The quirky comedies Lost in Translation and American Splendor took top honors Saturday at the 56th annual Writers Guild of America Awards, which were doled out in simultaneous ceremonies at the Century Plaza Hotel in Los Angeles and the Pierre Hotel in New York. The awards, handed out by Hollywood's screenwriters, honor outstanding achievement in writing for the screen, television and radio during the 2003 season. Lost in Translation, written and directed by Sofia Coppola, won original screenplay, while American Splendor, penned by Robert Pulcini and Shari Springer Berman, took best-adapted screenplay--a prize that was an expected shoo-in for the third and final installment of the Lord of the Rings trilogy. But The Return of the King scribes Frances Walsh and Philippa Boyens and director Peter Jackson will get their chance again at the Academy Awards on Feb. 29, where they are nominated for Best Adapted Screenplay along with Pulcini and Berman for American Splendor, Anthony Minghella for Cold Mountain, Brian Helgeland for Mystic River and writer/director Gary Ross for Seabiscuit. The odds, however, are tipped in American Splendor's favor: In the past 12 years, eight Writers Guild of America adapted screenplay winners have gone on to win an Oscar.
Bobby Brown in the Hoosegow
Bobby Brown is back in the Big House. The 35-year-old singer, whose hits include "My Prerogative" and "Every Little Step," was being held Saturday without bond at the DeKalb County Jail in Georgia, The Associated Press reports, after being taken into custody for violating his probation on a previous drunken driving conviction. He is expected to remain in custody until a court hearing Friday. According to the AP, the ruling may be related to Brown's charge of misdemeanor battery in December following an argument with his wife, singer Whitney Houston. Brown has been on probation since January 2003, when he was convicted of a 1996 drunken driving incident. He had been ordered to remain on probation until Feb. 17, 2005.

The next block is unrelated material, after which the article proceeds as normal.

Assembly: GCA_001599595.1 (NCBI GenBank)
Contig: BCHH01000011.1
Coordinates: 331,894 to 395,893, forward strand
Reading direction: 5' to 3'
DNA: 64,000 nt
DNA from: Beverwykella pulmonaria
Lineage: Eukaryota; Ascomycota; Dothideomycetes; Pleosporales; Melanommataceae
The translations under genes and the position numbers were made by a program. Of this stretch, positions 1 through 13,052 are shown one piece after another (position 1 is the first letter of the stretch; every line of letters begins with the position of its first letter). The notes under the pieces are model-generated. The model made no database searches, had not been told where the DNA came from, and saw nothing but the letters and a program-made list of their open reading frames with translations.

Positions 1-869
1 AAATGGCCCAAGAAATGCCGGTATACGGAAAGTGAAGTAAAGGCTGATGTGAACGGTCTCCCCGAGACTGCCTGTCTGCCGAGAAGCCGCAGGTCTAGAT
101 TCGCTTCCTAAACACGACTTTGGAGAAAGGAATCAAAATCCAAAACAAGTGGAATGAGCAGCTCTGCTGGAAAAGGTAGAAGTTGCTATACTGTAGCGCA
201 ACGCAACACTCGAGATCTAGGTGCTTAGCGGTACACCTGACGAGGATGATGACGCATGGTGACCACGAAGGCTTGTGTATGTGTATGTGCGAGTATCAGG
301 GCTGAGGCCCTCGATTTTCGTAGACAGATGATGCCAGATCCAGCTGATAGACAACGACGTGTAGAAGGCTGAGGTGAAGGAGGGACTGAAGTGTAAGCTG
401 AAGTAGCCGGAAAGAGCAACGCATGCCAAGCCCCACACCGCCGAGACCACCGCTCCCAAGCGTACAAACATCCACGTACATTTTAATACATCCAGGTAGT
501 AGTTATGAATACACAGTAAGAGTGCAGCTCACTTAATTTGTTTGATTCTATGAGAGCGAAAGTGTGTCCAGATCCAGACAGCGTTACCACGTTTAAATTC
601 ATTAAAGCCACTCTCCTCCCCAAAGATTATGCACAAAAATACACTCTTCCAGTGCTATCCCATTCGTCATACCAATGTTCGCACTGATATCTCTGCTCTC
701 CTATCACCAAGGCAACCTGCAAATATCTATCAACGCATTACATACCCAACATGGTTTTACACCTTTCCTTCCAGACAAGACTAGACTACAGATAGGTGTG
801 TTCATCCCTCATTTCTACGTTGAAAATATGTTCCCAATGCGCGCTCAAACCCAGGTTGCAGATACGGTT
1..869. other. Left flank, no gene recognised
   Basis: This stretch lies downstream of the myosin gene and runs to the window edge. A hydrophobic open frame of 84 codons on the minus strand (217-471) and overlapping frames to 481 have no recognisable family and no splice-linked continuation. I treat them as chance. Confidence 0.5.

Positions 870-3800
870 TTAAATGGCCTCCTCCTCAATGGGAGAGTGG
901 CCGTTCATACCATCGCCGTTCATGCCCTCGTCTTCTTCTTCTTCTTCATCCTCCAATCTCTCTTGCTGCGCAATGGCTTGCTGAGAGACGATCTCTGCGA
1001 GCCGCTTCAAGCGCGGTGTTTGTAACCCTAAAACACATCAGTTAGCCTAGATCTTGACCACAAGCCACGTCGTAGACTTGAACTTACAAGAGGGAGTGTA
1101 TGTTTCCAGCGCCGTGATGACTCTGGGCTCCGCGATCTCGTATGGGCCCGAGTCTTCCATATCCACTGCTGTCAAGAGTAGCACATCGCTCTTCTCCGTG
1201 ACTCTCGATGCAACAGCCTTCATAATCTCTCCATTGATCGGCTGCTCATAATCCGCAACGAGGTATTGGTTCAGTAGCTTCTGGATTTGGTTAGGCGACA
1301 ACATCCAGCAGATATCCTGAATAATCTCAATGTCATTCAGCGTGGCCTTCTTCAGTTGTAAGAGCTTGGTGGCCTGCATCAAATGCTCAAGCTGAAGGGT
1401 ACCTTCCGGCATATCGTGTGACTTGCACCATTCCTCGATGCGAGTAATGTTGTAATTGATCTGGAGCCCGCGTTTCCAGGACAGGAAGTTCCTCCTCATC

Jackson's Exposure Not a Federal Case
While most American believe Janet Jackson acted in poor taste when she revealed her right breast during the Super Bowl halftime show Feb. 1, only a few think it warrants a federal investigation. An Ipsos Group research poll conducted for the AP found that only 18 percent of those surveyed thought Jackson's exposure was an illegal act, while 54 percent said it was in bad taste. Meanwhile, a fourth of those in the poll said the act was neither in bad taste nor illegal, according to the AP. The AP-Ipsos poll of 1,000 adults was taken Feb. 16-18. It has a margin of sampling error of plus or minus 3 percentage points.
American Idol Reject's Popularity Surges
Despite being unceremoniously booted off the Fox American Idol audition stage a few weeks ago, 21-year-old William Hung has become an instant celebrity. Hung has taken his gotta-see-it-to-believe-it version of Ricky Martin's "She Bangs" and turned it into a bizarre quasi-career. Hung, a Southern California native studying at the University of California, Berkeley, tried out for American Idol in San Francisco last September but promptly got the brush-off from judges Simon Cowell, Paula Abdul and Randy Jackson. But he has since become a hot commodity. After being invited to sing at a Cal volleyball game last week, he received offers from music cabler Fuse and New York-based record company Koch Entertainment for a record contract and music video production deal. Hung also made a recent appearance on The Ellen DeGeneres Show where he performed four songs. Three Web sites devoted to Hung have also gone up on the Internet in the past week, including one that generated 4 million hits in four days.
Ozzy Osbourne Ready To Rock
Though he's recently questioned his ability to perform onstage again, a neck brace-sporting Ozzy Osbourne says he will indeed headline the ninth annual Ozzfest touring festival this summer and denies reports that a team of paramedics and a mobile surgery would be standing by at the side of the stage should anything happen. "Number one, I'm not gonna die; I'm gonna make the tour," Osbourne, 55, said at a news conference Friday. "I'm not dead. I'm ready to rock, man." Osbourne crashed his four-wheel all-terrain vehicle on Dec. 8 at his estate in Buckinghamshire in southern England, leaving him with fractures in eight ribs and a vertebra. He expressed fears earlier this week that he might never perform again. The Ozzfest tour, which will play 26 locations across the United States, begins in Hartford, Conn., July 10 and wraps in West Palm Beach, Fla., Sept. 10.
Shaun Cassidy in Fender Bender
Former teen idol Shaun Cassidy was involved in a Thursday morning car crash that left a Warner Bros. studio security guard with minor leg injury. According to the San Francisco Chronicle, Cassidy was driving into the studio when his car struck a vehicle that was stopped at the security gate. That car was then pushed into a third vehicle, trapping guard Conrad Perez between them. Perez was treated at a hospital and released. Cassidy was not cited. Cassidy, who costarred in the TV series The Hardy Boys Mysteries, went on to stage acting and then became a writer and producer for TV shows including American Gothic, The Agency and the current CBS series Cold Case.
Kristin Davis Keeping Charlotte's Wardrobe